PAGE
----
Home-Study Lesson: Joseph Smith—History 1:1–65; Doctrine and Covenants 2 (Unit 2)

“Home-Study Lesson: Joseph Smith—History 1:1–65; Doctrine and Covenants 2 (Unit 2)” Doctrine and Covenants and Church History Seminary Teacher Manual (2013)

“Home-Study Lesson: Unit 2,” Doctrine and Covenants and Church History Seminary Teacher Manual

Home-Study Lesson

Joseph Smith—History 1:1–65; Doctrine and Covenants 2 (Unit 2)

Preparation Material for the Home-Study Teacher

Summary of Daily Home-Study Lessons

The following summary of events, doctrines, and principles students learned as they studied Joseph Smith—History 1:1–65 and Doctrine and Covenants 2 (unit 2) is not intended to be taught as part of your lesson. The lesson you teach concentrates on only a few of these doctrines and principles. Follow the promptings of the Holy Spirit as you consider the needs of your students.

Day 1 (Joseph Smith—History 1:1–20)

Students learned from Joseph Smith’s experience in trying to learn which church was true that if we ask God in faith, He will answer our prayers. They focused on the truth that Joseph Smith saw God the Father and His Son, Jesus Christ. From Joseph Smith’s experience, students also learned that God the Father and Jesus Christ live and that Heavenly Father and Jesus Christ are separate and distinct personages. In addition, students discovered that if we earnestly seek God’s help when Satan tries to discourage us, God can deliver us.

Day 2 (Joseph Smith—History 1:21–26)

From Joseph Smith’s experience, students learned that during difficult times we can draw strength from the examples of faithful individuals in the scriptures. By studying how Joseph Smith dealt with the persecution he encountered after the First Vision, students learned doctrines and principles that can help them when they face opposition because of their testimonies. In addition, students learned that by acting on principles taught in the scriptures, we can gain a testimony of their truth.

Day 3 (Joseph Smith—History 1:27–54; Doctrine and Covenants 2)

Joseph Smith desired to know his standing before God. He recognized his errors and weaknesses and felt sorrow. Like Joseph Smith, as we recognize our sins and feel sorrow for them, we can pray to Heavenly Father for forgiveness. Students studied Moroni’s visit to Joseph Smith and learned that God had a work for Joseph Smith to do that would spread throughout the earth. This work included Elijah restoring the sealing power to the earth before the Second Coming of Jesus Christ.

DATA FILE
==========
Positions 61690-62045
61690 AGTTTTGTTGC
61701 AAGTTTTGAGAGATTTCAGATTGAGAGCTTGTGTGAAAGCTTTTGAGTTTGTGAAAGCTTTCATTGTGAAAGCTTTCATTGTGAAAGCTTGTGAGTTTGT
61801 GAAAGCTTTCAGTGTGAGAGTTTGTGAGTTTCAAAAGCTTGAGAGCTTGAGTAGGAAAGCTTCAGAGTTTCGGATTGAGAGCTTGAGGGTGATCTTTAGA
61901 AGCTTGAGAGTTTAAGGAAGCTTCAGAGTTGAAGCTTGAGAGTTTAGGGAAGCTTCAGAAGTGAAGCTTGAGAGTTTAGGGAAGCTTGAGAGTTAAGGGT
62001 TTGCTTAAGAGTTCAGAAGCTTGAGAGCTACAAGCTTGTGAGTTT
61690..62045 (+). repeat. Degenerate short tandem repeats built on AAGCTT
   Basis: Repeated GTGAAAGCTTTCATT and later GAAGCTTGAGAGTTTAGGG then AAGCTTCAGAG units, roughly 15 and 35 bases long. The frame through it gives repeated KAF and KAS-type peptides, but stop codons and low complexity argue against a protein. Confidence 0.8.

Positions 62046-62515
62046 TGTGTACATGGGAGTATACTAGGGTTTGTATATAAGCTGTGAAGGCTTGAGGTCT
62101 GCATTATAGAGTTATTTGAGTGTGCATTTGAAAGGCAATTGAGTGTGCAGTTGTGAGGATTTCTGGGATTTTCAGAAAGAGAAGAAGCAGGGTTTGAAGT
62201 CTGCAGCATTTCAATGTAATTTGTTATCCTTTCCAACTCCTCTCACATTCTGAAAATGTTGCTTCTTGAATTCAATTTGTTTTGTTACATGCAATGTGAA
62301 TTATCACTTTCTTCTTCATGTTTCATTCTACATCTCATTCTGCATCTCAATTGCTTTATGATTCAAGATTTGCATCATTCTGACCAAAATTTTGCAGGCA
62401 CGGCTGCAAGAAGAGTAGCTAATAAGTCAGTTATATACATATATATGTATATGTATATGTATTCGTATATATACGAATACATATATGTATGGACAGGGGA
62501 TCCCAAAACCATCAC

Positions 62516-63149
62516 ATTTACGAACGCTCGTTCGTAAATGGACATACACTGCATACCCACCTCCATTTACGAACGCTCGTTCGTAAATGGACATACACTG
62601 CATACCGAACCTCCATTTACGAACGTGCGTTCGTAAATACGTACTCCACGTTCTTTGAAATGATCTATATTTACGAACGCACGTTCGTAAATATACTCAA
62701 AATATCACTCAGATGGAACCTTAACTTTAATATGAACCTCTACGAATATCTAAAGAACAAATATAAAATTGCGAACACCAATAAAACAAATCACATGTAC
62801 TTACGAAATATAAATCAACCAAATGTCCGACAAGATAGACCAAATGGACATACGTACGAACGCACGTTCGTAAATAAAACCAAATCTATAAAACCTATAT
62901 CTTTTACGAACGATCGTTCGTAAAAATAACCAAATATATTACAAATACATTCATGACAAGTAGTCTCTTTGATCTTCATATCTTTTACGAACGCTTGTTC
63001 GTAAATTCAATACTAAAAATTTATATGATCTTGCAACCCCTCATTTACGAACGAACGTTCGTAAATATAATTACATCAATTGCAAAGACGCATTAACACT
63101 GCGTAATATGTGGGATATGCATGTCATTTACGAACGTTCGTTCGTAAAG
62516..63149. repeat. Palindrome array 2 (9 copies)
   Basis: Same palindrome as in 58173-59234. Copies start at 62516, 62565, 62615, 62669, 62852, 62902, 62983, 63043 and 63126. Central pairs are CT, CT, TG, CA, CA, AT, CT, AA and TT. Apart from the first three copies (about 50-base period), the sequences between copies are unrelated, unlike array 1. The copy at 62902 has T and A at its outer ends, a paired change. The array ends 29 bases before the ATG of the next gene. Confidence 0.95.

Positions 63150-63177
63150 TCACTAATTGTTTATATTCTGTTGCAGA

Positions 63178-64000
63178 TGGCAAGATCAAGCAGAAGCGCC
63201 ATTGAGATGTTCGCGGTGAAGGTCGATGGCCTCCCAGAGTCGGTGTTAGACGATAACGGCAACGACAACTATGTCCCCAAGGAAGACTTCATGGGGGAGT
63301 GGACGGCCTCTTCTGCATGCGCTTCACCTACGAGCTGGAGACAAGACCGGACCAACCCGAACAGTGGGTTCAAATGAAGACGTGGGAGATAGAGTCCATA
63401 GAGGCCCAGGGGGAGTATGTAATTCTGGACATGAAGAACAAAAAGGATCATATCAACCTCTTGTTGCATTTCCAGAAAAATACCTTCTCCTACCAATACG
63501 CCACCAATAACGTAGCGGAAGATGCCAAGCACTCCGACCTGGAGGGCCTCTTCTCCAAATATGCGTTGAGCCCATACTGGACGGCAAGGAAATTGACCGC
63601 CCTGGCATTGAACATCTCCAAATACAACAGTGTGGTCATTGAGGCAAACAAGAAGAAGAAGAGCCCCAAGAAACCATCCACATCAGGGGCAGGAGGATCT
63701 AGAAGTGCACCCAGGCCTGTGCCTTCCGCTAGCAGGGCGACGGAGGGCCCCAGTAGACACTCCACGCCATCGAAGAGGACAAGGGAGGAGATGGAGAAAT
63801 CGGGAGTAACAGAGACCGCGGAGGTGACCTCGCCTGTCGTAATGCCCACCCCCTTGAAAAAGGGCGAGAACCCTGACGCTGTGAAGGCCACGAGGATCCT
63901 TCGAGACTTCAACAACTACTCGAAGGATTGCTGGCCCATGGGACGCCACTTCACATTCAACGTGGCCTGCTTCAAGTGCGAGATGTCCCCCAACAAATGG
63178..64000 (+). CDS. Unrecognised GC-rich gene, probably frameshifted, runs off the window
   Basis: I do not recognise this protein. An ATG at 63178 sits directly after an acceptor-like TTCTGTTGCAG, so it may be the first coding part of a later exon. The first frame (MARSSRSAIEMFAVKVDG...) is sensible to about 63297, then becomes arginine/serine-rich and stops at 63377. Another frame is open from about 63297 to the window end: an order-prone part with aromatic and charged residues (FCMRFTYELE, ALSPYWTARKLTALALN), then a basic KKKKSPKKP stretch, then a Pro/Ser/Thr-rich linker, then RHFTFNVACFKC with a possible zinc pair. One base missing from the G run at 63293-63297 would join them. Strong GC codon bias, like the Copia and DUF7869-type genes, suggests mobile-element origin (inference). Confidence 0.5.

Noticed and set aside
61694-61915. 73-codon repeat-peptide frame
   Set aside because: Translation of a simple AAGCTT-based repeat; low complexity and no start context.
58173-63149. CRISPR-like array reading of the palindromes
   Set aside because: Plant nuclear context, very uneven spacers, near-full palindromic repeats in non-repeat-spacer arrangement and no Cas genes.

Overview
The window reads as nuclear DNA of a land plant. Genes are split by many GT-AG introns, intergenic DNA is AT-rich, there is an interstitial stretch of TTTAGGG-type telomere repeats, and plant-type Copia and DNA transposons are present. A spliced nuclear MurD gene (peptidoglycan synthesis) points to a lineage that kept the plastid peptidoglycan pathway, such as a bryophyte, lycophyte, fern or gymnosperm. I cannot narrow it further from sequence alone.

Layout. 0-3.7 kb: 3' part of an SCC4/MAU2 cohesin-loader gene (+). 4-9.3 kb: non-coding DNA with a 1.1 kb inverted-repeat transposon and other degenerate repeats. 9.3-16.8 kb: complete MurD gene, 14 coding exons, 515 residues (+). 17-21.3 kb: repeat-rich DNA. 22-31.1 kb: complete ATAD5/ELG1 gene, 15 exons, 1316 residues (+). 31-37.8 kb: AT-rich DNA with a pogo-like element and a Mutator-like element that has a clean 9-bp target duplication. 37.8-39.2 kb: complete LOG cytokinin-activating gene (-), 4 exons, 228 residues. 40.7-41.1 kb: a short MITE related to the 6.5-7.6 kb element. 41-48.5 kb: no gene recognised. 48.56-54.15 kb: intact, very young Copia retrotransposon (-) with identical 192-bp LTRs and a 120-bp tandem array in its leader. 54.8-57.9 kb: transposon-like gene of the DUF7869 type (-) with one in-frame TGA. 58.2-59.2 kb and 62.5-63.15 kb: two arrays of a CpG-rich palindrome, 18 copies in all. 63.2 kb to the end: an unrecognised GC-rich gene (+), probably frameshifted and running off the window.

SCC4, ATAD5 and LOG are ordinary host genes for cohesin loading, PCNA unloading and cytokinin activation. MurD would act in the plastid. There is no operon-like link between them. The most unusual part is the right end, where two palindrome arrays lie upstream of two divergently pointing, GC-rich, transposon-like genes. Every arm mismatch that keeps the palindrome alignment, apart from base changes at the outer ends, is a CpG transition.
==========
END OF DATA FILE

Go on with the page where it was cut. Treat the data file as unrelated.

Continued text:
Day 4 (Joseph Smith—History 1:55–65)

Students pondered Moroni’s promise to Joseph Smith that the plates would be protected, and they learned that as we take responsibility for and preserve that which the Lord has given us, He will provide His protection and help. As students studied the account of Martin Harris taking copies of the characters on the gold plates and the translation to Professor Anthon and Dr. Mitchell, they learned that the prophecies of the Lord’s servants will come to pass.


This lesson can help students deepen their understanding of Joseph Smith’s First Vision. It also provides them an opportunity to learn of the effort required to seek answers to questions and to appreciate their role in gospel learning. Students will learn ways to strengthen their faith against the persecution and opposition they may experience.

Suggestions for Teaching

Joseph Smith—History 1:5–20

God the Father and His Son, Jesus Christ, appear to Joseph Smith

Ask students to think about a time they desired an answer to a spiritual or gospel-related question. Then ask the following question:

  • What did you do to find the answer to your question?

Remind students that Joseph Smith was the age of many seminary students when he became concerned about a significant question and began searching for an answer. While Joseph’s experience was unique, the events that led to it are a pattern that each of us can follow to receive help and answers from God.

You may want to suggest that students mark the phrase “I have learned for myself” in Joseph Smith—History 1:20.

Divide students into groups of two or three. Ask each group to read Joseph Smith—History 1:8, 11–12, 14–15, looking to see what Joseph Smith did to receive an answer to his question. Invite each group to send a representative to the board to record one important element his or her group found. Tell the class not to duplicate any items on the board. If students have difficulty finding what Joseph did, you might help them by suggesting some of the following: Joseph engaged in serious reflection (thought), attended church meetings, studied the teachings of the different denominations, studied the scriptures, prayed with determination.